The customer receives an at-home DNA test kit which includes an information booklet about Dot One, sterile swabs and laboratory consent form. The customer takes their own cheek swab and sends it straight to the laboratory for DNA profiling. We receive the results in a secure digital format 48 hours later and run them through our algorithm to generate the customer’s unique print. This is either to be woven by our partner weave studio Helen Foot Design, or printed. All products come with an illustrated guide to genetics and DNA profiling.
How does it work with the DNA family tree – what’s involved, what can you determine, how does the final piece look?
The DNA Family Trees look similar to traditional family trees but they visualise which parts of people’s genetic data have been transferred from one generation to another. We inherit exactly 50% of our DNA from our mother and 50% from our father but if you step back another generation then the percentage split becomes varied. For example: from the 50% of our DNA from your mother, 75% of this 50% might be from your grandfather, 25% of this 50% might be from your grandmother. We represent this using coloured bands so that you can see how the colours are diluted down the generational line.
For siblings we can see how much of the DNA profile data is shared which is usually between 40-80%. Identical twins are 100% genetically identical so their designs will look exactly the same.
We know that genetics determine colouring, size, shape and other exterior traits. Have you found that family members might share internal traits, while looking quite different from the outside?
Genetics determines much more than physical traits, although it is responsible for the way we look. Due to extensive and on-going genetic research there is a much broader understanding into how our genetics affect many ‘non physical’ parts of us such as aspects of our personality, our immunity to diseases, our drug responses, our ability to metabolise different foods etc. There are companies such as 23andme who provide a service for people wanting to explore this, it’s fascinating!
So yes, I do think that being genetically similar doesn’t have to manifest itself in purely physical attributes.
What are your feelings on the nature/nurture debate – how much is biological, how much is environmental?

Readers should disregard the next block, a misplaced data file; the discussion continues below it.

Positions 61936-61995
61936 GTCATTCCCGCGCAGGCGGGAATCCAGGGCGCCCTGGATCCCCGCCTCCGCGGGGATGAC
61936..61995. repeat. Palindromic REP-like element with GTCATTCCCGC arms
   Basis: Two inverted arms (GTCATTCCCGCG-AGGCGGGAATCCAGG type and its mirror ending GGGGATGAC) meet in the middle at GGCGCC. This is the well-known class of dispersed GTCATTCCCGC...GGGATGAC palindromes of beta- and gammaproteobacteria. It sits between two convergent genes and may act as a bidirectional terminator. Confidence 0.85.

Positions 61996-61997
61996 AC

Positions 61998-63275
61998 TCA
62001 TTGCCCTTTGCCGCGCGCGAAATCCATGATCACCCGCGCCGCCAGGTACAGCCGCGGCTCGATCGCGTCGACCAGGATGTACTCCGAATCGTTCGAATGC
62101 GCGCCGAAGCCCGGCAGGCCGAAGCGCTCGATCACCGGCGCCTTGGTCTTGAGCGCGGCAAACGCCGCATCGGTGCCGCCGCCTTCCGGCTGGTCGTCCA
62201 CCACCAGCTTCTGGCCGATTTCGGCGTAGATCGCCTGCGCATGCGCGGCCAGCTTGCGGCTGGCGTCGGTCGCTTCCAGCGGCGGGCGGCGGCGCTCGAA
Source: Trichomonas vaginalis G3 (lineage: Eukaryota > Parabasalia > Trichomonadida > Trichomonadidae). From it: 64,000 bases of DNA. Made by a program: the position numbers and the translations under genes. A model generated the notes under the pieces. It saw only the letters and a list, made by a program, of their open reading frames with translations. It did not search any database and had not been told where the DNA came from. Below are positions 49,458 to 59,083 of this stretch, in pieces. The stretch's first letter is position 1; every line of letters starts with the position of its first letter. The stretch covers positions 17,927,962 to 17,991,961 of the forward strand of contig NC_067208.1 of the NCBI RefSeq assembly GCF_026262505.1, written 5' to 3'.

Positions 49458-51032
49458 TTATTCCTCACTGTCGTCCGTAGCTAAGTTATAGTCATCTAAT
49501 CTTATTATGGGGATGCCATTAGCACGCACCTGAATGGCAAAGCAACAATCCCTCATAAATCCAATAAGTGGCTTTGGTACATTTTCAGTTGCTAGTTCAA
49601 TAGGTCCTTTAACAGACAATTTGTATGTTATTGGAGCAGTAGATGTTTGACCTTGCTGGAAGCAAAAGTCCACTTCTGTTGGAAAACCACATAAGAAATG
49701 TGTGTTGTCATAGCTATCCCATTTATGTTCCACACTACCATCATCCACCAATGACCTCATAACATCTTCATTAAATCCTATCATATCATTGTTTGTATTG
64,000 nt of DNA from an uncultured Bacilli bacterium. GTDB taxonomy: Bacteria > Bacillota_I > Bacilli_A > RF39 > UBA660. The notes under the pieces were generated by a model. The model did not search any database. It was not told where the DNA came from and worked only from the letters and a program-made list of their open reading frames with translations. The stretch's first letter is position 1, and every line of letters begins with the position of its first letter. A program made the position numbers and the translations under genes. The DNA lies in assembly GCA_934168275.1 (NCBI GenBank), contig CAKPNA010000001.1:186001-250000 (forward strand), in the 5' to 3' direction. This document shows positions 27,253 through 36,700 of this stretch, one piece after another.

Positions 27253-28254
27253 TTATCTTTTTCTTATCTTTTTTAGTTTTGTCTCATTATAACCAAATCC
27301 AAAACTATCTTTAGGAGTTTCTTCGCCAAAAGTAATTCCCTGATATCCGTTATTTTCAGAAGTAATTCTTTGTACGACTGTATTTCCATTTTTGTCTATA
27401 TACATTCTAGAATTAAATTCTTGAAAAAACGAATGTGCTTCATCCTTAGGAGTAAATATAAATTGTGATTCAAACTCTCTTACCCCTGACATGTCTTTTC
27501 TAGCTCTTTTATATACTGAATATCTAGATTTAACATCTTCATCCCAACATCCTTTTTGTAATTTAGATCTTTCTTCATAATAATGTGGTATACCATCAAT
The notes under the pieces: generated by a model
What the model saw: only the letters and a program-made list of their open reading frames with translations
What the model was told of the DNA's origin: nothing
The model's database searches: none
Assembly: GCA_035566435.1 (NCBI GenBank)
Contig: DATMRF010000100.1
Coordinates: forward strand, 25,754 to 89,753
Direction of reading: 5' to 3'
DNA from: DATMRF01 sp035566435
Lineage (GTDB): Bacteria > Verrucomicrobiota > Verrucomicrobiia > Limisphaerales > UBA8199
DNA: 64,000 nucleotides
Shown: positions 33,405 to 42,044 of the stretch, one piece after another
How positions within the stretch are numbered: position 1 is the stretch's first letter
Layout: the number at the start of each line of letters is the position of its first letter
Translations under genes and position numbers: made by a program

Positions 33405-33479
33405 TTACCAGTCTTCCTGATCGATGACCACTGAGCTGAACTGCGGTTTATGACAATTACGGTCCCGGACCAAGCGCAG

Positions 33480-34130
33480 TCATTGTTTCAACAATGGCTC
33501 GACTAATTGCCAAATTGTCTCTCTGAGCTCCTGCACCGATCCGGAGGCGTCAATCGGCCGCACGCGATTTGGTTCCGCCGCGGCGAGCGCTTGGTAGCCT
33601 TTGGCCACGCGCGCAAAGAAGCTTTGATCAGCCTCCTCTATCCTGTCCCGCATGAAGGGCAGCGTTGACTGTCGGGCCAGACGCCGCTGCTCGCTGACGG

There are arguments for both sides of this debate. Undoubtedly environment plays a huge part in the development of the person. However, from broadening case studies amongst twins and families in general, research highlights a much more powerful influence from genetics than first thought. For example, why two siblings with almost identical upbringings in the same family environment may turn out so different, or twins separated at birth and raised by two different families may turn out to be extremely similar in some fundamental aspects of their personality.
You explain on your website that humans are 99.9% genetically identical to one another. Has this project changed the way you see yourself in relation to others?
I think it’s a pretty topical point at the moment – about ethnicity in the context of people’s approach to immigration. My mother is Irish and on my paternal side they were all Dutch Jews – yet I was born in UK. So what does that make me? And does it even matter?
People as communities are fluid, there has always been migration from over 60,000 years ago when the first recorded Modern Humans left Africa and journeyed into Asia and Europe and continually ever since. Whether it has been a result of extreme climate change or war, people have constantly moved around which is why the world is so full of such interesting and diverse people. I think that highlighting the fact that we are all 99.9% genetically identical is an amazing way to look at the person next to you, to help you to relate to others and understand the futility of creating such divides between ethnicities.
Do you have ideas for extending Dot One further, or for beginning new projects?
Yes. Looking at partnering with some big genetics companies to give their customers access to Dot One products using the data they already have. Also developing an app and more digital products to go with the existing physical ones.
Any other comments on art/science/Dot One…?
Part of the my idea for the company is to use design as a platform to do some work within the healthcare industry. We are looking to partner with a charity or research group in the field of inherited genetic diseases so that a percentage of profits from Dot One will being donated to this as well. Also, we’re hoping to develop some communicative projects around these issues; to better public engagement in science through design.